The sounds were coming closer.  Elmiryn could hear the chink and clamor of armor and weapons.  Despite what Henriette had said, the redhead felt that most of the work would be done right here, where they could more easily meet the flow of enemies.  “What is that thing?” she asked the wizard.

“Just some jewelry,” Quincy said archly as she moved ahead of them, flaming hand held up.  “…From an afrit.” She added next.

“A djinn?” Sedwick exclaimed.  He had changed so that his whole body was once more water, and the light played off of his form in a strange way.

“A long story,” the brunette replied.

“So…you aren’t all that helpless after all.” Elmiryn twirled her sword as she stepped forward a bit, but not next to the wizard.  A little behind her, rather.  Something told her not to stand quite so close to Quincy.  Sedwick did the same, his arms turning to long tentacle-like whips.

The wizard glanced at her.  “Never was.  Never will be.”

The sound of the approaching undead reverberated around them.  Some dust fell from the ceiling as the ground shook from their spirited march.

“Soooo,” Elmiryn said, a smile blossoming on her face.  “Since you aren’t helpless and clearly are equipped with something better suited to this situation, it’s fair to say that I get first dibs on whatever the dwarves have to offer us in the way of equipment?”

Here Quincy turned and stared at the woman as if she were stupid.

Elmiryn giggled.  “Okay, okay.  How’s this?  Whoever kills the most enemies earns the right to first pick?”

The wizard looked forward again, but not before the smirk showed on her face.  “You know you’ll start at a disadvantage, right?  I’m in front, and with this fire I’ll burn most of the beasts that come at us!”

“Yeah, well…”

The way ahead finally birthed the sight of the horrible enemy–brown, sunken faces with lips rotted away and eyes turned milky if not gone all together.  All of them were dressed as Belcliff militia.  They shouted things upon seeing the three of them standing there, but without their tongues they made little sense.  The undead broke out of their march and stampeded towards them.

Elmiryn’s smile broadened as she fell into her fighting stance.  “…I figured I’d give you a head start.  It’s only fair!”

Then Quincy let loose the fire and the warrior’s eyes saw nothing but brilliance.


It wasn’t entirely correct to call pretas demons, monsters, or animals.  They were hungry ghosts–a sort of poltergeist–that rode on the waves of frost and chill to devour the Life that had been born in the spring.  During the winter, Ailuran citizens would burn ashes near their doors to keep them at bay.  Newborns, during that time, would have ashes sprinkled on their hair.  As a child, my brother Thaddeus used to scare Atalo and I with horrible tales of humanoids with tear drop heads and tiny throats, who tried vainly to fulfill their hunger.  Folklore said the spirits were made from the greedy and the selfish.  That they were the remnants of an unhappy soul.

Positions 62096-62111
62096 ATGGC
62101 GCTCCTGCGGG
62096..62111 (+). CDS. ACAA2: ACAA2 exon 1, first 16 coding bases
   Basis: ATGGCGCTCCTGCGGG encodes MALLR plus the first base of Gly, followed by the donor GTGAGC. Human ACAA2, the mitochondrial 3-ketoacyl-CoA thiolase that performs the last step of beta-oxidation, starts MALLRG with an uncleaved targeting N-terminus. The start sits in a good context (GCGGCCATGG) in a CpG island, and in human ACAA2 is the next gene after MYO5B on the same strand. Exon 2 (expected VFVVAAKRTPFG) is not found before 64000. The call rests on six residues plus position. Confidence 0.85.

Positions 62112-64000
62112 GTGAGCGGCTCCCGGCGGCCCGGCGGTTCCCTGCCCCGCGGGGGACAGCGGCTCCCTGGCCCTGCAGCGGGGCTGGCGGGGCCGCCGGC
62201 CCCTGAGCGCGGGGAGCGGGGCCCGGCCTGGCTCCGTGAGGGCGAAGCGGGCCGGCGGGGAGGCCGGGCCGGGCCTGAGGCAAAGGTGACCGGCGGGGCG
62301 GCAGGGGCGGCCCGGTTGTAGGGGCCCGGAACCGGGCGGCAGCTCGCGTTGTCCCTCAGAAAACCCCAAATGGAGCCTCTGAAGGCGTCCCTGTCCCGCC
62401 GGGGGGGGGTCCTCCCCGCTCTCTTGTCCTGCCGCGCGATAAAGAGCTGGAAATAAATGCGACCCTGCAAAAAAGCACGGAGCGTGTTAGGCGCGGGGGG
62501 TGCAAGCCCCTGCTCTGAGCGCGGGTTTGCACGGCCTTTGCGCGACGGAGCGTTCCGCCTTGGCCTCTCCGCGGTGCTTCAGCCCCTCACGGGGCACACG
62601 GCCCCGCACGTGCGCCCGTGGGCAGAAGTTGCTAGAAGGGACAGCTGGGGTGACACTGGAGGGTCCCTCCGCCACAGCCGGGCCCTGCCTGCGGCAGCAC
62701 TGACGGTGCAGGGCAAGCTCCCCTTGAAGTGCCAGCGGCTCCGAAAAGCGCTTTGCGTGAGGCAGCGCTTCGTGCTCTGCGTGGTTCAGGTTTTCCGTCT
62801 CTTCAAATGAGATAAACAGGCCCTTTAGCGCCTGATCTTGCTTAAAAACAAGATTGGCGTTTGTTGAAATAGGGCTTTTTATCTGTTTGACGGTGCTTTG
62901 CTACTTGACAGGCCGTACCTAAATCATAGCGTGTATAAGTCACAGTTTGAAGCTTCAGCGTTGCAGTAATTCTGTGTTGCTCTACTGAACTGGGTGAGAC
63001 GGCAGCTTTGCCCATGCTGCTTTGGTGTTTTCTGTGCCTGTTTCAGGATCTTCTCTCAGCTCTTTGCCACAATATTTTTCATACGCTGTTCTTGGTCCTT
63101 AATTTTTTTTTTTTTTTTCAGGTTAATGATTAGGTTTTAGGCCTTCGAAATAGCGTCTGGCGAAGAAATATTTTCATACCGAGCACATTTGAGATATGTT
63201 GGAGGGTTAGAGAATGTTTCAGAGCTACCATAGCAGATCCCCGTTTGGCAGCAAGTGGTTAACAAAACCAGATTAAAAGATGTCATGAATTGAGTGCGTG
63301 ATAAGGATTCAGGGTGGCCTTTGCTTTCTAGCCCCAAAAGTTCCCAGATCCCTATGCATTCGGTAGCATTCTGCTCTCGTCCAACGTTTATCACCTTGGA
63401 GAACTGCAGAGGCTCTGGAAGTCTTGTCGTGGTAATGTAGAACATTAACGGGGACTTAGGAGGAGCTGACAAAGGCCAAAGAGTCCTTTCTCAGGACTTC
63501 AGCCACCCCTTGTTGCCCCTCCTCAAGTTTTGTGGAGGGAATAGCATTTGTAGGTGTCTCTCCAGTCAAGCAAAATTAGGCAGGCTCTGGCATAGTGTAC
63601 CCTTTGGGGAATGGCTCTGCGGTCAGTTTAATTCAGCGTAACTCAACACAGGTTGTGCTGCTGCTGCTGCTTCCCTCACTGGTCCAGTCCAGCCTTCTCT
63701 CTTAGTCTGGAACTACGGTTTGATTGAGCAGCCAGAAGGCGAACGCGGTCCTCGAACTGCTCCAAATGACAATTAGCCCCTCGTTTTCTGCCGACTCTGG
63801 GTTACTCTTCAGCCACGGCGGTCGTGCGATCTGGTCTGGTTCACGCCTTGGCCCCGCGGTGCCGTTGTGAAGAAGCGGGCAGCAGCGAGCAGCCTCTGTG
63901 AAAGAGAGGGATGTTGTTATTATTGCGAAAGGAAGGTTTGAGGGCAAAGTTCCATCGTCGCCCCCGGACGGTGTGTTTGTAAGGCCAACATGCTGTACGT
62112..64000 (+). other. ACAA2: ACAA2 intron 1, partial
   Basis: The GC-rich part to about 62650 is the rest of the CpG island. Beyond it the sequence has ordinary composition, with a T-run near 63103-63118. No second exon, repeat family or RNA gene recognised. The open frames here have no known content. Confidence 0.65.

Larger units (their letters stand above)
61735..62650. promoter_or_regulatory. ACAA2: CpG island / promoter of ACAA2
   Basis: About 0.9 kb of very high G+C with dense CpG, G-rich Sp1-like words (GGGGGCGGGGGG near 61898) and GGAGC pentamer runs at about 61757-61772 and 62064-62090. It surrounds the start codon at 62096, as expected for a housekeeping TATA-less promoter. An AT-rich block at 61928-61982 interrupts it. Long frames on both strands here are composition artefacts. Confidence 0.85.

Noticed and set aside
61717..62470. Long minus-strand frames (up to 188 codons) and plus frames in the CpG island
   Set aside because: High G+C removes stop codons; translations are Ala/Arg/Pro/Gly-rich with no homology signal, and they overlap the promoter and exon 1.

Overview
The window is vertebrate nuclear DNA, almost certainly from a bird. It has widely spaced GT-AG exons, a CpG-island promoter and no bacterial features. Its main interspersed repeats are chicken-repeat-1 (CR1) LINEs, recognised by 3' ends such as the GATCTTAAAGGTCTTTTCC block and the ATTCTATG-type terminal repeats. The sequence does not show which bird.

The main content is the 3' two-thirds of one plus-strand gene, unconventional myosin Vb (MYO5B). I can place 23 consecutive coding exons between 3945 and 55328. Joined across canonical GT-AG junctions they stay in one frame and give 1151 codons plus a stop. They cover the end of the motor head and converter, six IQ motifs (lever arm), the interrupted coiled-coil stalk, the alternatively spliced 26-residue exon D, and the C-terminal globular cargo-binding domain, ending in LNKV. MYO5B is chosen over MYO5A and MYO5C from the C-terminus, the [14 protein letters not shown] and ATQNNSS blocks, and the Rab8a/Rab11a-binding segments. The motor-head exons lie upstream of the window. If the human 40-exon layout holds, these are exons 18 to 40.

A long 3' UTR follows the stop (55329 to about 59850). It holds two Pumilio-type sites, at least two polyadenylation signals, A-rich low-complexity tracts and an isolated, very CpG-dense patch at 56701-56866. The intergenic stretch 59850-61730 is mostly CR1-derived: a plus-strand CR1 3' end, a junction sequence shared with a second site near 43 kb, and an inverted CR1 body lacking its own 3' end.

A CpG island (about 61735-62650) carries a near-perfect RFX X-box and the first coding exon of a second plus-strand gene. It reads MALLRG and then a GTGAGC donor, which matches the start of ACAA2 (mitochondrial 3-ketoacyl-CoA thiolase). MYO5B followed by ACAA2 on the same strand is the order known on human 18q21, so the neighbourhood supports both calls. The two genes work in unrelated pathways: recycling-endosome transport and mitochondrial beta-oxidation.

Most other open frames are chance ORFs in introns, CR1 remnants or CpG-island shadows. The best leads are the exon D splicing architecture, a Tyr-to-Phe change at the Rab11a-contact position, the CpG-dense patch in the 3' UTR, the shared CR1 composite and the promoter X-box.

…In the end, aren’t all monsters born from discontent and disharmony?  But there you have it.  The pretas were a hell of their own making.

I’m not sure how the beasts I faced came to manifest themselves as perverse Rottweilers covered in predaceous fungi.  Their side-set eyes winked at me, crusted and weeping as they jawed their mouths in their twisted humor.

When they closed in, their determination shown by taut muscles and spread jaws, one managed to bite into my left thigh while another slammed into me from the other side with a jump.  My scream was swallowed as my initial shock collided into another.  I would’ve been toppled to the ground if not for the ironic support provided by the beast on my left.  He refused to let go of my thigh and I leaned over onto his shifting back.  I could feel his fangs working into the muscles of my leg.  I choked back another cry as the confusion mounted.  My fingers buried into dirty fur and moss, with shoots of fungi quivering between them.  My attacker on the right pressed on me again, this time rearing back on his hind legs to fix his mandible jaws onto my shoulder.  Or he tried to.  I shoved at him with all the strength I had, then slammed my elbow into the head of the preta on my left.  It just kept getting worse.  Another beast came at me from behind, his jaws fixing around my right calf.  Now both my legs were being held fast.  If another preta jumped on me, I would go down and all would be lost.

In the chaos, there were some dozen or so beasts around us–and they quarreled with their peers over whom would have the right of tasting our flesh.  I can’t say if that number was exact, but given how crowded this violent meeting was becoming, there were some left only with the option of looking on from a distance.  More still snapped at the heels of our shifting circle of conflict, looking for a way to join into the fray.  Well, not much a fray so much as a massacre.